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ARS Home » Southeast Area » Gainesville, Florida » Center for Medical, Agricultural and Veterinary Entomology » Chemistry Research » Research » Publications at this Location » Publication #239247

Title: Caenorhabditis elegans chemical biology: lessons from small molecules

item SCHROEDER, FRANK - Cornell University
item PUNGALIYA, CHIRAG - Cornell University
item SRINIVASAN, JAGAN - California Institute Of Technology
item Kaplan, Fatma
item EDISON, ARTHUR - University Of Florida
item STERNBERG, PAUL - California Institute Of Technology

Submitted to: Meeting Abstract
Publication Type: Abstract Only
Publication Acceptance Date: 6/27/2009
Publication Date: N/A
Citation: N/A

Interpretive Summary: N/A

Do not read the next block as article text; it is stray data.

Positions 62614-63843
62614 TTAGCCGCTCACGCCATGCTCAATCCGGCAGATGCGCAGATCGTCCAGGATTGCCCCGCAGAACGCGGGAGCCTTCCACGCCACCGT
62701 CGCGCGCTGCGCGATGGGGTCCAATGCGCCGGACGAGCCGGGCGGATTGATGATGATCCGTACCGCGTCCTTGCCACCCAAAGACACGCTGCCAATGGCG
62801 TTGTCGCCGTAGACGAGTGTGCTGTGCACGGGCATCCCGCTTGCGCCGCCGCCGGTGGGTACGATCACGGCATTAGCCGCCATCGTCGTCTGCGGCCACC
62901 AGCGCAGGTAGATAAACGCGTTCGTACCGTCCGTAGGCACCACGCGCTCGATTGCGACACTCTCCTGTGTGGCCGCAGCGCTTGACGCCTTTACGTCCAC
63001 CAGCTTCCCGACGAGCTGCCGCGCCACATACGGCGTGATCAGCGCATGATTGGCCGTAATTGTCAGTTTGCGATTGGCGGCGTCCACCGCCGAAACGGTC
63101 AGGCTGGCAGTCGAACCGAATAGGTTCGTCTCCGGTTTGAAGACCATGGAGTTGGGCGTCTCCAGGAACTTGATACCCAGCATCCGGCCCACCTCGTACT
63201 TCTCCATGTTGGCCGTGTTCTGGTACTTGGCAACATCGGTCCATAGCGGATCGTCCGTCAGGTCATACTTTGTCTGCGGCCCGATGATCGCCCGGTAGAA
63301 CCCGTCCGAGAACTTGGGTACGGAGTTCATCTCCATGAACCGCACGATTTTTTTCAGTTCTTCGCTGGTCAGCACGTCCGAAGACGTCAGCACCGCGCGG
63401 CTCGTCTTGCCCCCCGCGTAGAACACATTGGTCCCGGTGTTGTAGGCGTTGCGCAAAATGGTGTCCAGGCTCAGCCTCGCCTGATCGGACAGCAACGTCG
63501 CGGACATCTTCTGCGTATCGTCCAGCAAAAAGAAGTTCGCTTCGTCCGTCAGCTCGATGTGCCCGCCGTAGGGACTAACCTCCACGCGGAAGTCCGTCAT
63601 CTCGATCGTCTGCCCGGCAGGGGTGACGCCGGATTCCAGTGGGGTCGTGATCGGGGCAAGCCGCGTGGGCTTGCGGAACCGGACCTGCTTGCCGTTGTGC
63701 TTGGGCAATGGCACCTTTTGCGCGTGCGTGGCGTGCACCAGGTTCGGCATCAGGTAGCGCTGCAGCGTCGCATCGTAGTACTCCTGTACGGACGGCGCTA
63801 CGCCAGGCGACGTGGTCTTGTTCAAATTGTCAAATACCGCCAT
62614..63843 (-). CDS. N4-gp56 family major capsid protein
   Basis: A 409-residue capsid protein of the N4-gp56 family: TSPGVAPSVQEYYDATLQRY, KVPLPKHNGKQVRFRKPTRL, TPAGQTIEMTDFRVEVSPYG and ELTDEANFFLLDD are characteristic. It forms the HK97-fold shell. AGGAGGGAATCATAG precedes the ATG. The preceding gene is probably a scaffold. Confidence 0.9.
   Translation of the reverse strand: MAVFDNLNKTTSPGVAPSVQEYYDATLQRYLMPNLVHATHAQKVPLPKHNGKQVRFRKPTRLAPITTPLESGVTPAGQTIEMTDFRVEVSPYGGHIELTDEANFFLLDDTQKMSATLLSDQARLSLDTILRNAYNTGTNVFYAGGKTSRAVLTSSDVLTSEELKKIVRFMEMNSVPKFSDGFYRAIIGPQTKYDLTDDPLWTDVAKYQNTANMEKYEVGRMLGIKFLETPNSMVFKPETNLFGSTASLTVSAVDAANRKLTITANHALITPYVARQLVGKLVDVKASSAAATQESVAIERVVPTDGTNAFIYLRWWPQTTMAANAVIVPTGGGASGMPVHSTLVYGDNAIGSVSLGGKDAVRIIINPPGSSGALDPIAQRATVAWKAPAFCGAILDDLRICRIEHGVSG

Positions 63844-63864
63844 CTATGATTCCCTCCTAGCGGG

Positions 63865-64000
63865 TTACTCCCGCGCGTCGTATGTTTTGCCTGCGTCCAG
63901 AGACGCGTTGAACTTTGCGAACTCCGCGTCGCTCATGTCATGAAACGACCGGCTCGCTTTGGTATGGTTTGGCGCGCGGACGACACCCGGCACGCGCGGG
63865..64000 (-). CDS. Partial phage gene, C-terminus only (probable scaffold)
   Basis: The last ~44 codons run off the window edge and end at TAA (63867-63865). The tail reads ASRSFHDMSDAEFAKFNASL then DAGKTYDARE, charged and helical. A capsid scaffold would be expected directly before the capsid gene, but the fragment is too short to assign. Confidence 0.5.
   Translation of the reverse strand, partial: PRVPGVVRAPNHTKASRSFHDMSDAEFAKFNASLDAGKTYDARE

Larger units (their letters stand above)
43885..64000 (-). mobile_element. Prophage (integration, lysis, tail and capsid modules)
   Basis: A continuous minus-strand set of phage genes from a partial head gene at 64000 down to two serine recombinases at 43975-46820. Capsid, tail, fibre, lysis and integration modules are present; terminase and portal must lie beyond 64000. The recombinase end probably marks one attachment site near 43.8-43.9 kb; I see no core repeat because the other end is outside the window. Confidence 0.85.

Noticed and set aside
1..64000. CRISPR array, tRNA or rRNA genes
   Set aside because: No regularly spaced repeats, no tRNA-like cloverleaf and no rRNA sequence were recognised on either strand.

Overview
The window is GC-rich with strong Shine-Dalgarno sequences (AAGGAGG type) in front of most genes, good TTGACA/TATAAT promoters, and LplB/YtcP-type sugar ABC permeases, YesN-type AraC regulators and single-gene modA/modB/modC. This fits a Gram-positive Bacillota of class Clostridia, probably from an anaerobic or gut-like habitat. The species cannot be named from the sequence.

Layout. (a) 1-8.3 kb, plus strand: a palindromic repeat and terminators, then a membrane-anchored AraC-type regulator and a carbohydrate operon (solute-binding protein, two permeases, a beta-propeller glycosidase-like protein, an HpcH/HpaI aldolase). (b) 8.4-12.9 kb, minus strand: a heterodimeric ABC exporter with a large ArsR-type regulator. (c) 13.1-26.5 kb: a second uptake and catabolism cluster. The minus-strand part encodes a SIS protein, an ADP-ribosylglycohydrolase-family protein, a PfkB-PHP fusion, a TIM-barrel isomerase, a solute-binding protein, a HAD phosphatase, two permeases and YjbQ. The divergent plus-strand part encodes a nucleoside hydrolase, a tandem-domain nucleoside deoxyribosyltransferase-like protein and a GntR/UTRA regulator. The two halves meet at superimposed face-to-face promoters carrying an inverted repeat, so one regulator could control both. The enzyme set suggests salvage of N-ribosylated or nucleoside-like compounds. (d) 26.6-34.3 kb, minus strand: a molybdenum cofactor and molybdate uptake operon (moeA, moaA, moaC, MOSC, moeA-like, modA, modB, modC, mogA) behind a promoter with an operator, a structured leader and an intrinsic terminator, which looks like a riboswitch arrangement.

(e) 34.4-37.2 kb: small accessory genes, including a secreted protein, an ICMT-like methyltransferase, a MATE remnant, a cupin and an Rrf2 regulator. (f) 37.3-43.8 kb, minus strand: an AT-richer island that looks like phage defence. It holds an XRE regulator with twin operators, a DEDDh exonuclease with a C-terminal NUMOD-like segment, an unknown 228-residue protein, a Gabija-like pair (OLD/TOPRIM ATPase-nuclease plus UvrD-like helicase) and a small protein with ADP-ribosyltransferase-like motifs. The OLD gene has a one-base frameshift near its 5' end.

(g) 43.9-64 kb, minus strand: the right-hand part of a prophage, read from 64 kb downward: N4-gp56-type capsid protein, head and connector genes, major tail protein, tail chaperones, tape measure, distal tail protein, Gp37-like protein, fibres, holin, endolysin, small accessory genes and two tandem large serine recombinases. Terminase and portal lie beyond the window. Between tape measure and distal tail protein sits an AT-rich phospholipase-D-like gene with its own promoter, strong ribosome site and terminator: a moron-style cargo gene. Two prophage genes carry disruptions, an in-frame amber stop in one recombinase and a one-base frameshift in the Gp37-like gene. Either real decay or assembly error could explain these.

Technical Abstract: How can we complement Caenorhabditis elegans genomics and proteomics with a comprehensive structural and functional annotation of its metabolome? Several lines of evidence indicate that small molecules of largely undetermined structure play important roles in C. elegans biology, including key pathways regulating lifespan, development, and metabolism. We have developed Nuclear Magnetic Resonance (NMR) spectroscopic methodology that enables linking small molecule metabolites directly with corresponding mutant phenotypes and probable biological functions. Application of this approach to identifying the C. elegans mating and dauer pheromones revealed a complex signaling system based on a bi-functional group of signaling molecules, the ascarosides ascr#1-ascr#8. Low concentrations of ascarosides attract males and thus appear to be part of the C. elegans sex pheromone, whereas higher concentrations induce developmental arrest at the dauer stage. Intriguingly, only mixtures of several ascarosides produce strong phenotypes at physiologically relevant concentrations, and individual ascarosides exhibit different though overlapping activity profiles. For example, the ascaroside ascr#2 is a stronger dauer inducer than ascaroside ascr#3, whereas ascr#3 is a stronger male attractant than ascr#2. However, mixtures of ascr#2 and ascr#3 are much more active than either compound alone, and addition of a third component, ascr#8, further increases activity, indicating a synergistic mode of action. Cellular and genetic analyses of ascr#3 suggest the role of both core and sex-specific sensory neurons in regulating the response to this metabolite. Additional studies indicate that different ascarosides act through different neuronal and genetic pathways. These findings present a significant departure from the one-compound one-phenotype paradigm and emphasize the need to develop comprehensive approaches for correlating genome, phenotype, and metabolome.